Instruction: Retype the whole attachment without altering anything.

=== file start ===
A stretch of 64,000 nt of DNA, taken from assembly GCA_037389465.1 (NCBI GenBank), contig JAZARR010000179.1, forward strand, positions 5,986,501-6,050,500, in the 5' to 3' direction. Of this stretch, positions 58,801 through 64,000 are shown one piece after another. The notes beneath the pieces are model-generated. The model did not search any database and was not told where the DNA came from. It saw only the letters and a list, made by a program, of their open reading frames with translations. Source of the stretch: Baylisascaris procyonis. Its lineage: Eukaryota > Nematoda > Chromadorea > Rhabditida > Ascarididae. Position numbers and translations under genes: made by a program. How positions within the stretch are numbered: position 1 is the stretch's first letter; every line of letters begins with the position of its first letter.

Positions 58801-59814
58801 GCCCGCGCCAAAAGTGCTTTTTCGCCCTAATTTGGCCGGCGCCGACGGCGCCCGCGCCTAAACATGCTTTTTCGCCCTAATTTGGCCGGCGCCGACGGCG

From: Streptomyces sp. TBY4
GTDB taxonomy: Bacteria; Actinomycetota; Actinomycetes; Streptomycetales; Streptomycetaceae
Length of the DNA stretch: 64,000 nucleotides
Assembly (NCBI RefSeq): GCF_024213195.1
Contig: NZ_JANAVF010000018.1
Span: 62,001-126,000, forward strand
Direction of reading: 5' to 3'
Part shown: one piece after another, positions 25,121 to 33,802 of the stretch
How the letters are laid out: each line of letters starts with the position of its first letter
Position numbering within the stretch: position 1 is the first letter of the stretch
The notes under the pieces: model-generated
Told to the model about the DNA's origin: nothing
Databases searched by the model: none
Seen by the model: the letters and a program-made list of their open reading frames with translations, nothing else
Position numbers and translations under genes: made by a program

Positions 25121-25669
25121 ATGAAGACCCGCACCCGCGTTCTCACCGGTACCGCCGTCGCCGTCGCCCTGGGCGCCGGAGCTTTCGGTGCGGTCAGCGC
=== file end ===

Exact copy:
A stretch of 64,000 nt of DNA, taken from assembly GCA_037389465.1 (NCBI GenBank), contig JAZARR010000179.1, forward strand, positions 5,986,501-6,050,500, in the 5' to 3' direction. Of this stretch, positions 58,801 through 64,000 are shown one piece after another. The notes beneath the pieces are model-generated. The model did not search any database and was not told where the DNA came from. It saw only the letters and a list, made by a program, of their open reading frames with translations. Source of the stretch: Baylisascaris procyonis. Its lineage: Eukaryota > Nematoda > Chromadorea > Rhabditida > Ascarididae. Position numbers and translations under genes: made by a program. How positions within the stretch are numbered: position 1 is the stretch's first letter; every line of letters begins with the position of its first letter.

Positions 58801-59814
58801 GCCCGCGCCAAAAGTGCTTTTTCGCCCTAATTTGGCCGGCGCCGACGGCGCCCGCGCCTAAACATGCTTTTTCGCCCTAATTTGGCCGGCGCCGACGGCG

From: Streptomyces sp. TBY4
GTDB taxonomy: Bacteria; Actinomycetota; Actinomycetes; Streptomycetales; Streptomycetaceae
Length of the DNA stretch: 64,000 nucleotides
Assembly (NCBI RefSeq): GCF_024213195.1
Contig: NZ_JANAVF010000018.1
Span: 62,001-126,000, forward strand
Direction of reading: 5' to 3'
Part shown: one piece after another, positions 25,121 to 33,802 of the stretch
How the letters are laid out: each line of letters starts with the position of its first letter
Position numbering within the stretch: position 1 is the first letter of the stretch
The notes under the pieces: model-generated
Told to the model about the DNA's origin: nothing
Databases searched by the model: none
Seen by the model: the letters and a program-made list of their open reading frames with translations, nothing else
Position numbers and translations under genes: made by a program

Positions 25121-25669
25121 ATGAAGACCCGCACCCGCGTTCTCACCGGTACCGCCGTCGCCGTCGCCCTGGGCGCCGGAGCTTTCGGTGCGGTCAGCGC